Right now I am sitting outside of Panera, sipping green tea and working on my online course. I think it's pretty cool that I am able to work without being in the office, especially on a nice morning like this one. The heat has abated a little bit; the high today is only supposed to be 85 or so. Now there is a nice breeze and it is 70ish.
Panera is also apparently a Winthrop hangout. I've seen two other faculty members since I have been here.
I just think it is cool that I am able to do this; to come to a cafe (even a chain) to get my work done. My internet course has been pretty frustrating so far, with lots of technical issues form my students. But an advantage is I can "teach" from anywhere that has internet access. As I was brainstorming where I should go this morning, I realized that Rock Hill is actually set up nicely on this front. All of downtown has free wireless. The big new park and soccer complex, Manchaester Meadows, does as well. So does Glencarin Gardens. Panera has free access and so does Mcallister's Deli, I think. Winthrop is partially covered, but there are pretty big dead spots. And the reason I didn't stay at Winthrop and go outside to work is there aren't really any outside tables. That will hopefully be rectified when the new student center gets built. The spec drawings, at least, have lots of tables outside.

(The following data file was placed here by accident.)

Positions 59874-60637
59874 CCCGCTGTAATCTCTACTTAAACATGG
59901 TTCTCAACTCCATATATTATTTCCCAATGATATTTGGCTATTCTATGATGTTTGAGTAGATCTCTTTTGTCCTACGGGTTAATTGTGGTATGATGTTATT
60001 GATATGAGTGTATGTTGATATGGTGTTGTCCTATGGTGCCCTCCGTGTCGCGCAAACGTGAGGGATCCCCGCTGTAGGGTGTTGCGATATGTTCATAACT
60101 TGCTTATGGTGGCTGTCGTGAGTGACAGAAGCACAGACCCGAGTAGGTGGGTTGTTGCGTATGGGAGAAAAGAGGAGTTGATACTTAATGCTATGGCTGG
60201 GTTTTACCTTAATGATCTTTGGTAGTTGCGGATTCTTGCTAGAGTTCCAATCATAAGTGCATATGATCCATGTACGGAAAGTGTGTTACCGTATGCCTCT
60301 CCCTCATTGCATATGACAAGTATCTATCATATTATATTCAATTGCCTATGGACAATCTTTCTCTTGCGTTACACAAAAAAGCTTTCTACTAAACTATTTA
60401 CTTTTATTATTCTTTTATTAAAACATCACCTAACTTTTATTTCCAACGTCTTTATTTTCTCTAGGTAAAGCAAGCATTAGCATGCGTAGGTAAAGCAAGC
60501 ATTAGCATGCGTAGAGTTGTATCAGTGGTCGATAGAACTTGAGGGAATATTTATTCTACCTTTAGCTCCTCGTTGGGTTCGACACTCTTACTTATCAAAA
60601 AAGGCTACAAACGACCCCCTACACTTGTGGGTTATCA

South Carolina has the opportunity to become a free wireless state, but there is considerable consternation in the legislature about the hows and whys and whethers. I don't know enough to get into all the tech and policy aspects of it, but it seems to rest on the question of whether internet access is a public good. Is it something that will benefit everyone to the extent that everyone deserves access and shares the associated costs (like, say, radio)? Ideologically, I would answer yes to that question, realizing that there are still technical issues to wrestle with. Given the recent trend toward the privatization of everything, especially in my conservative state that seems to be the duly designated colony of lots of far-right groups (external groups forcing the voucher issue and various religious groups), I am not optimistic about the possibility of wireless as a public utility. But I can still enjoy my wireless office this morning.